The story of Moonlight is based on playwright Tarrell Alvin McCraney’s critically acclaimed play In Moonlight Black Boys Look Blue, a semi-autobiographical account of the playwright’s search for an identity as a queer black man in Miami at the height of the War on Drugs. Moonlight is not a film that is particularly concerned with making notable or profound statements on race, sexuality, and the War on Drugs that was a thinly disguised effort to further criminalize black Americans. Those contexts are all there in significant enough fashions because they simply have to be there for the story to carry an authentic weight, but Barry Jenkins’s screenplay isn’t particularly concerned with grand statements. His screenplay, broken into three distinct segments, is more interested in how the lives of the characters within in are shaped by their circumstances, their acts, and their emotions. The resulting film doesn’t completely coalesce as a screenplay but it also doesn’t need to particularly follow a traditional format, either. A triptych film’s greatest weakness often is that each segment is unable to completely stand on its own as an organic film and that the whole has to be taken into account for each individual piece to carry more weight. In Moonlight, the arc of Chiron’s life as a whole garners a considerable emotional understanding from the film, but critically, each segment depicting his childhood, adolescence, and adulthood respectively is able to do that on its own as well. That ability to string together a cohesive story in three distinct thirty minute segments with largely new casts without losing that emotional tenacity is stunningly difficult to achieve and that makes the film overall that much more admirable.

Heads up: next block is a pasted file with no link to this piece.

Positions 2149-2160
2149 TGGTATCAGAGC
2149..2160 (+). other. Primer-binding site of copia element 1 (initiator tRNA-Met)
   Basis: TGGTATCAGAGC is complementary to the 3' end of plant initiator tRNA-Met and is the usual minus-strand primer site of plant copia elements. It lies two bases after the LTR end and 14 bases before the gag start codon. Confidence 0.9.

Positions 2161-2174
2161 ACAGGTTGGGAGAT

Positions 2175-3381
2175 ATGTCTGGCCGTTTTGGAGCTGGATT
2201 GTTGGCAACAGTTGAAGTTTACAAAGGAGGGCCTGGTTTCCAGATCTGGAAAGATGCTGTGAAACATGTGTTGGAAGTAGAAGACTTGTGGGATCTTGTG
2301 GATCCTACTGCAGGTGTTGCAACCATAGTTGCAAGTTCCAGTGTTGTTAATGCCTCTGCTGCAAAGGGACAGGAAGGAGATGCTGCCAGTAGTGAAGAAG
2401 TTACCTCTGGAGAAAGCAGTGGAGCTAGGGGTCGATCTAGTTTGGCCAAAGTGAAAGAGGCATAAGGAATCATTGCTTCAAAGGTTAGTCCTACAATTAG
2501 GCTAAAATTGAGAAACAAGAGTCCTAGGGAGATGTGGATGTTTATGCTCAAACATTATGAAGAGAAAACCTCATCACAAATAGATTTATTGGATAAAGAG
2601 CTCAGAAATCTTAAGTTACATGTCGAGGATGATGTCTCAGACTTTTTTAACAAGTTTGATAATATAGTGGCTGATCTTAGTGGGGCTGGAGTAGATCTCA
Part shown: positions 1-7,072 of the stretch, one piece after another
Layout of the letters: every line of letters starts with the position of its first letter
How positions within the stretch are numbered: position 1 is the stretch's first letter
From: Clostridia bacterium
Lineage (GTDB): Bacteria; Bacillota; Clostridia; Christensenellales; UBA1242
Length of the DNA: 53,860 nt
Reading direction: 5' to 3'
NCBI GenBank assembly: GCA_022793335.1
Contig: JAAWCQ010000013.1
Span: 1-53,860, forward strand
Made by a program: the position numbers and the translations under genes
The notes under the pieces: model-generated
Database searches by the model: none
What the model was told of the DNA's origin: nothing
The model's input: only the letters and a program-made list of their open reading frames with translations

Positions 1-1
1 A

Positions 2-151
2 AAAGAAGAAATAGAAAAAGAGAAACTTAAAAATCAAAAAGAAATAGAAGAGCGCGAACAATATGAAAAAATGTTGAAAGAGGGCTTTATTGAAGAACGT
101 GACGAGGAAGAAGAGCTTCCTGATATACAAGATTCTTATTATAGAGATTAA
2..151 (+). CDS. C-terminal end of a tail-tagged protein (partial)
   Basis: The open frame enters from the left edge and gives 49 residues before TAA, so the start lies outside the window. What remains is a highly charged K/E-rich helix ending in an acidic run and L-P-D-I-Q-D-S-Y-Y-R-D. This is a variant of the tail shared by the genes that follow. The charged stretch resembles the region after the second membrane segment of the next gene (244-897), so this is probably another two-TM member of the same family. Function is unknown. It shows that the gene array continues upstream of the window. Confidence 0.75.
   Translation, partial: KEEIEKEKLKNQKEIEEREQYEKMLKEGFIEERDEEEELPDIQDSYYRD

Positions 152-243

The power of Moonlight rests upon its ability to delve into the emotional turmoil of Chiron’s life and it does that in spades. This genuinely emotional, understanding portrait speaks powerfully but largely always in an understated tone. That tone allows for the more explosive moments to really land but more critically, it avoids any sense that Moonlight is simply trying to play on the audience’s emotional feedback without earning it. It earns all of it in part due to its universality for a story that is often largely reserved space for white, middle-aged straight men (think of your typical Harvey Weinstein Oscar bait films). There’s a heartbreaking moment when a child Chiron (a fantastic Alex Hibbert) asks a man who becomes a sort of father figure to him about what the f word means (it’s not “fuck”). It’s a word that hurts him, wounds him, and it is inherently tied to how often he’s constantly pushed around and bullied for existing as who he is. But Chiron doesn’t know what that word really is and why it hurts him in the way it does. There’s a knowing series of glances that go between the three individuals sitting at the table (especially between the two adults) and instead of going for the grander, more dramatic moment, Jenkins chooses to have a quiet one instead. Juan (a terrific Mahershala Ali) notes quietly that the word is one that is used to define gay people but it’s a term that shouldn’t be used because it’s wrong to do so. Chiron nods with a quiet understanding and the camera captures each subtle change with powerful close-ups that seem to be going through everyone’s minds, close-ups that at times throughout the film feel as if the audience is privy to an intense intimacy that feels as if ought to be off-limits. There’s a powerful torrent of emotion in that one sequence and it is arguably a microcosm of Moonlight as a whole.